The Student News Site of Colorado State University

The Rocky Mountain Collegian

The Student News Site of Colorado State University

The Rocky Mountain Collegian

The Student News Site of Colorado State University

The Rocky Mountain Collegian

Print Edition
Letter to the editor submissions
Have a strong opinion about something happening on campus or in Fort Collins? Want to respond to an article written on The Collegian? Write a Letter to the Editor by following the guidelines here.
Follow Us on Twitter
African American female student studying from home during lockdown
Pediatric NP Online Programs: Alleviating Gaps in Colorado's Healthcare System
April 10, 2024

In Colorado's intricate healthcare sector, the provision of specialized care to its pediatric population remains a challenge. Pediatric Nurse...

Colorado birth control program funding should be taken locally to voters

Sean Kennedy
Sean Kennedy

As much as some politicians may not like it, people are going to have sex whenever they want. However, that shouldn’t stop the voting public from supporting funding for important, public sexual health programs.

In recent months, the Colorado Family Planning Initiative – a program that provides long-acting birth control and contraceptives such as IUDs and implants to low-income women around the state – has become a hot political topic as lawmakers have sought to secure state financing for the program, whose primary source of public funding ran out earlier this year. However, state money for the program no longer appears to be an option as the conservative-dominated state Senate opposes funding for ideological reasons.


While the opposition to funding a contraceptive program is understandable in a state as politically diverse as Colorado, this program is too important to women’s health to let fall to the wayside. Funding for the CFPI should be implemented by local voters to secure financing from the communities that will take advantage of these vital health services.

Regardless of any personal objections to contraceptive services being available to women, the Family Planning Initiative makes fiscal sense for the state of Colorado overall, as well as having a proven track record of effectively reducing teen pregnancies and abortions in the state. According to the Denver Post, state officials estimated that nearly $80 million in Medicaid costs were averted during the initiative’s first three years. The CFPI is also believed to have contributed in part to the overall 48 percent decrease in teen pregnancies and abortions statewide since 2009. In addition to combating a legitimate public health concern, this initiative saves our communities money in the long run, and it deserves stable, long-term funding from localities that support the availability of modern public health services to women.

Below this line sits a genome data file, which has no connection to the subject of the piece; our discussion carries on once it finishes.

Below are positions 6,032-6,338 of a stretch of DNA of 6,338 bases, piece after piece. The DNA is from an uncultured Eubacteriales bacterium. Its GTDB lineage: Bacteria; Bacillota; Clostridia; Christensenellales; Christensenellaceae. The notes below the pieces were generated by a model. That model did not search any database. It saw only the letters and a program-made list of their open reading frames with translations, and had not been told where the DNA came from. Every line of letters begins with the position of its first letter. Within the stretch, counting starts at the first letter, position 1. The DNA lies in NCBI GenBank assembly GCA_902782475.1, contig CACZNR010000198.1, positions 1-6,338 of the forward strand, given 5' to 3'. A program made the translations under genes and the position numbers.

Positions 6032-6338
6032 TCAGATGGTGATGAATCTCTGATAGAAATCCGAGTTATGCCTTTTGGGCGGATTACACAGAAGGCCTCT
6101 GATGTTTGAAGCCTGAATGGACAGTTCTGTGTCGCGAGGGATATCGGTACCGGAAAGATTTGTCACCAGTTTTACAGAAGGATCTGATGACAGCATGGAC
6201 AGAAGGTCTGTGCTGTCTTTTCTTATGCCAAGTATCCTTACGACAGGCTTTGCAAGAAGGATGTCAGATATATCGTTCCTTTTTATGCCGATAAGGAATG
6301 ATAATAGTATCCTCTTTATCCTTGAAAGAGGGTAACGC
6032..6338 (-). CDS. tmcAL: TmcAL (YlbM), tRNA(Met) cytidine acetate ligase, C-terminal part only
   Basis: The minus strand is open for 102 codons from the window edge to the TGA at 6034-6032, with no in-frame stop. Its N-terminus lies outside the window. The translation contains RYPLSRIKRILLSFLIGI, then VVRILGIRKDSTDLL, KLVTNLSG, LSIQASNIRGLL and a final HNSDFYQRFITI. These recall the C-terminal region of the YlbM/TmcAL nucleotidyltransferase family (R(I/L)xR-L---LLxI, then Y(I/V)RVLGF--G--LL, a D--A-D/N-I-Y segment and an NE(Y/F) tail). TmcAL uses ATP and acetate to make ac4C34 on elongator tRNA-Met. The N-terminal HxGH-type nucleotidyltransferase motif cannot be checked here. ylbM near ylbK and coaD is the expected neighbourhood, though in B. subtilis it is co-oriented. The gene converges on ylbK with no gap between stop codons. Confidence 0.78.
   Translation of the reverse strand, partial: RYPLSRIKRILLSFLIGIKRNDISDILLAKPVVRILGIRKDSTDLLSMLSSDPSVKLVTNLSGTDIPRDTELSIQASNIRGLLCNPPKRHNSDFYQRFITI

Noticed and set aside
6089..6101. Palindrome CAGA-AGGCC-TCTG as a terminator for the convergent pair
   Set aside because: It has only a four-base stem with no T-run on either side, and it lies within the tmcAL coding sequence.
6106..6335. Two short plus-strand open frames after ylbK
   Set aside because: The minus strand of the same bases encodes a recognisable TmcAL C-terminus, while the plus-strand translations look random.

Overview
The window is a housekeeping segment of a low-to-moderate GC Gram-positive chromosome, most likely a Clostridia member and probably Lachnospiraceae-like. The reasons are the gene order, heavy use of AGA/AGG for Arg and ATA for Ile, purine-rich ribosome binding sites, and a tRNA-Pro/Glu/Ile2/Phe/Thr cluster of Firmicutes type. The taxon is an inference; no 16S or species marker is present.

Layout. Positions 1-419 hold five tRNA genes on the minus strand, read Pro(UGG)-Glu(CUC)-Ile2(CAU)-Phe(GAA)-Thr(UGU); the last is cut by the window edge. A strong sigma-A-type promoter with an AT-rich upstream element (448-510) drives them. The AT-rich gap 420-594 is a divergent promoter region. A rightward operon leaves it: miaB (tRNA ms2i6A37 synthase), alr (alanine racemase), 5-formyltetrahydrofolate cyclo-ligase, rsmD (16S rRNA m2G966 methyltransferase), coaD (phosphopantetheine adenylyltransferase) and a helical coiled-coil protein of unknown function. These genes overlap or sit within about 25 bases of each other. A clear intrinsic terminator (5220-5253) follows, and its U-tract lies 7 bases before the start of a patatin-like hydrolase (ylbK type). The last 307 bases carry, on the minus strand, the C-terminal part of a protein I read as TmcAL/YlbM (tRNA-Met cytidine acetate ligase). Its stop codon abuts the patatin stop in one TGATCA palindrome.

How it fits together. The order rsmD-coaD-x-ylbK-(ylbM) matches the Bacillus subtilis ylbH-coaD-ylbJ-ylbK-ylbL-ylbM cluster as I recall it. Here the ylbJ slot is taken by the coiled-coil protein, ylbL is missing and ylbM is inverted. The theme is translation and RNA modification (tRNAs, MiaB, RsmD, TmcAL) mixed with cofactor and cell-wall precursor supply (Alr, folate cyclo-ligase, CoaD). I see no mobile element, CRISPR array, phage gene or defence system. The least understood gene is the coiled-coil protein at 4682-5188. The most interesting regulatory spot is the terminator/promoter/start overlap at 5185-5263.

Since state funding for this program appears unrealistic in the current political climate, municipal funding for the CFPI is essential to maintaining the quality of services and medical devices it provides to low-income women across Colorado. The long-acting contraceptive devices the program provides normally cost between $500 and $1,000, and while private funding for the program is ideal, it is not a realistic option to sustain the program long-term. For its first seven years, the CFPI has run on $27 million in grants from a private foundation, and recently, $2 million in emergency funding from public foundations as state support has deteriorated. This program needs the financial clout that backing at a municipal level can offer to continue providing the same level of support to public health institutions.